A Service Manager, as the leader of the Service Management organization, have to drive and address his organization to achieve the expected results in terms of Quality.
This video of Stephen Covey ilustrates the importance of establishing Goals. In our field, Service Level Agreements (SLAs) drive to Service Management Goals!:
Service Managers need to develop a Transition Plan to translate goals into action. And then they must effectively communicate the goals to the service stakeholders (the Service Team -their players and staff members- and the Service Users).
Covey explains The Four Disciplines to achieve results: Focus on the Wildly Important, Act on the Lead Measures (20% that get 80% of the results), Keep a Compelling Scoreboard, and drive a Culture of Accountability.
Of course, SLAs are the agreed meassures to meet Quality goals (the first set of goals to meet), but not the only goals (you can dig further into this point here). But the good news is that we can also apply Covey’s approach to achieve all of our goals!.
Now we will take the goals discussion a level higher and focus on missional goals first. Using the football (or “soccer” if you area an American reader) analogy, SLAs are not the goal. Scoring more than the opponent is the goal. SLAs are more like defining the positions for the players, and communicating what the purpose is for each position. Then you have tactics, the designed plays and maybe a few pre-planned what-if scenarios. These are your defined processes, which should, “at a minimum”, meet the SLAs. As the coach, you have selected who should be on the field at any specific time, usually based on how well they are suited for the adjusted objective. It could be a push for scoring when you’re behind late in the game, or it could be defending a lead while taking as much time as possible off the clock.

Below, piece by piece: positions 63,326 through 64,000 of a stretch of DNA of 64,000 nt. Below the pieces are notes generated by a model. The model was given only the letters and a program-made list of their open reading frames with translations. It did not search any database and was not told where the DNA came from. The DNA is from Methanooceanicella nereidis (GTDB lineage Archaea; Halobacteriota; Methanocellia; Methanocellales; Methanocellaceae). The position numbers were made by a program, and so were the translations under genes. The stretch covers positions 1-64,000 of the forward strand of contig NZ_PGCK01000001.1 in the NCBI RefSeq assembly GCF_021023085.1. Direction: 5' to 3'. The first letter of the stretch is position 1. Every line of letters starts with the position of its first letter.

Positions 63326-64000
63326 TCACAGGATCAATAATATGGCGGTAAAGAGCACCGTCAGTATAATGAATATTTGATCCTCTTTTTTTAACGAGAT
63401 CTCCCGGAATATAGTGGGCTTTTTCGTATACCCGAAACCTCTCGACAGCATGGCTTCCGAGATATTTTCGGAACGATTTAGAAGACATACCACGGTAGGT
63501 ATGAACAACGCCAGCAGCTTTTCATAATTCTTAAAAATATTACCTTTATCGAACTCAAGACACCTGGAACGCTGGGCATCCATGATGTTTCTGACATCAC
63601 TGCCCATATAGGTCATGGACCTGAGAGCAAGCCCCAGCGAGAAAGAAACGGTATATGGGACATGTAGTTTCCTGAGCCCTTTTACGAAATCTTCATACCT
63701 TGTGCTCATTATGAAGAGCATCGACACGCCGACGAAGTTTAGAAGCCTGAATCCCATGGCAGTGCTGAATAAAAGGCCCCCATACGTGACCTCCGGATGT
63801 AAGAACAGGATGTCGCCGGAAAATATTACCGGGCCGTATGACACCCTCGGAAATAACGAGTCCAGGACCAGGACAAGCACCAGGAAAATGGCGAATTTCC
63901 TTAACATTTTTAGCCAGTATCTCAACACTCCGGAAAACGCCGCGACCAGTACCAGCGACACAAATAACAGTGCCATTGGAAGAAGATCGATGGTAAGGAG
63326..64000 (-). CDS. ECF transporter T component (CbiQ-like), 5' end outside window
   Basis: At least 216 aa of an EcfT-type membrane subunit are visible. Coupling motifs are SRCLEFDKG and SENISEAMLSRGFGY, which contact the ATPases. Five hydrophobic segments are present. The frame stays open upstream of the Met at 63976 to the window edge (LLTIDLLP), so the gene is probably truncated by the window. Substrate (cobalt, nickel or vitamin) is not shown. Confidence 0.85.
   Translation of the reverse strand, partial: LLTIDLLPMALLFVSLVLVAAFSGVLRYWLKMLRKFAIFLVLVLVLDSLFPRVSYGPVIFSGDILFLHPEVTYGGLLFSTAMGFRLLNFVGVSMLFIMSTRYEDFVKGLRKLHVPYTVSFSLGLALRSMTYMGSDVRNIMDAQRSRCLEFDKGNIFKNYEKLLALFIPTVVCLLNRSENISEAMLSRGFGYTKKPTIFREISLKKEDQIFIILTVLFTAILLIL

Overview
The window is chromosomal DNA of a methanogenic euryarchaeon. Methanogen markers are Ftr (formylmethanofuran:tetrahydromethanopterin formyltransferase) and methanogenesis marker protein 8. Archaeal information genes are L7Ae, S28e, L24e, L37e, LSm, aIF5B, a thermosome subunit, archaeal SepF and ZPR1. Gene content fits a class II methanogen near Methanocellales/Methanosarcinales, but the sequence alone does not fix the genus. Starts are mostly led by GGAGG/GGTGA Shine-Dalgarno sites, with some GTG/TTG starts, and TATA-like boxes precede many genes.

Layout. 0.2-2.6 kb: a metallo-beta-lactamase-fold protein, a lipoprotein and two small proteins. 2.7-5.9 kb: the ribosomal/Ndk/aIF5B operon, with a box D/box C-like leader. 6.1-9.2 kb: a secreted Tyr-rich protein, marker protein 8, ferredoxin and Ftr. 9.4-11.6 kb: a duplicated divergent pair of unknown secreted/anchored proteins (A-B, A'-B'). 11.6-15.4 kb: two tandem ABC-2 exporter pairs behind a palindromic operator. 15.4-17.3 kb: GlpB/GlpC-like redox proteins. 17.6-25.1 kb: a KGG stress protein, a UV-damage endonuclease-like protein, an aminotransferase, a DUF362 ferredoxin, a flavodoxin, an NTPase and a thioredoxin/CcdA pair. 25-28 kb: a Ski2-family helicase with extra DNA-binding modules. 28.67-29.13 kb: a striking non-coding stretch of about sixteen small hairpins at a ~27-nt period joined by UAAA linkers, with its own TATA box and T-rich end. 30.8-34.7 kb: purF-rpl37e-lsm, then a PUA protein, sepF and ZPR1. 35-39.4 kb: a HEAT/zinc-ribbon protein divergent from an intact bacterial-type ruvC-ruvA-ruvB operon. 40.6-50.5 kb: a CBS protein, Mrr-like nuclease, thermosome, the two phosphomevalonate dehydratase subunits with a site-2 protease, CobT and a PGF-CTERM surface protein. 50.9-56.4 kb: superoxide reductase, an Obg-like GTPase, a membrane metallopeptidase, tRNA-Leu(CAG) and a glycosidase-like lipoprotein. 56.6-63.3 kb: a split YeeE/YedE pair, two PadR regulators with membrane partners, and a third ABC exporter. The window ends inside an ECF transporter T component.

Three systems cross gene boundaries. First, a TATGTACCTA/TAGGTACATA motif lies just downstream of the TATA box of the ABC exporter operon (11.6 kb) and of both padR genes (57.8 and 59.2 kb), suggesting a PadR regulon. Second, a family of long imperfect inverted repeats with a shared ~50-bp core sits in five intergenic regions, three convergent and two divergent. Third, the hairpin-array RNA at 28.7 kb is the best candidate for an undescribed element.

The point is that SLAs are not the primary means to meet the overall goals. They are certainly one of the tools you have for communicating expectations, but we also understand that the real goal is to make money, to delight the customer, to maximize their experience, etc.
- SLAs are one tool, out of many in your SM toolkit.
- Poorly done SLAs (badly written, poorly negotiated, poorly communicated, etc.) will often inhibit excellent service management far more than any benefits you get from simply having a defined set of expectations.
- Even well written and communicated SLAs often degrade the customer experience. Too much focus on SLAs in order to meet goals can inhibit talented service delivery people who can read a situation and determine a better means to achieve the customer experience goals. We’ve seen too many scenarios where talented, creative people were ignored off pushed aside due to SLA adherence being the exclusive way to meet goals. We know it sounds far fetched, but it does happen.
Customer experience strategy can be a more effective way to define expected outcomes, while taking individual talents into consideration. We highly recommend the book “Outside In: The Power of Putting Customers at the Center of Your Business” as a great approach to this perspective (an earlier article was also provided about this point, click here to deep into it).
What is your advice for a Service Manager about the best way to help to meet Business objectives?
Authors: angelberniz and Dan Kane (All Rights Reserved by the authors).
Source: Original Text (based upon first hand knowledge).
Image courtesy of renjith krishnan at FreeDigitalPhotos.net
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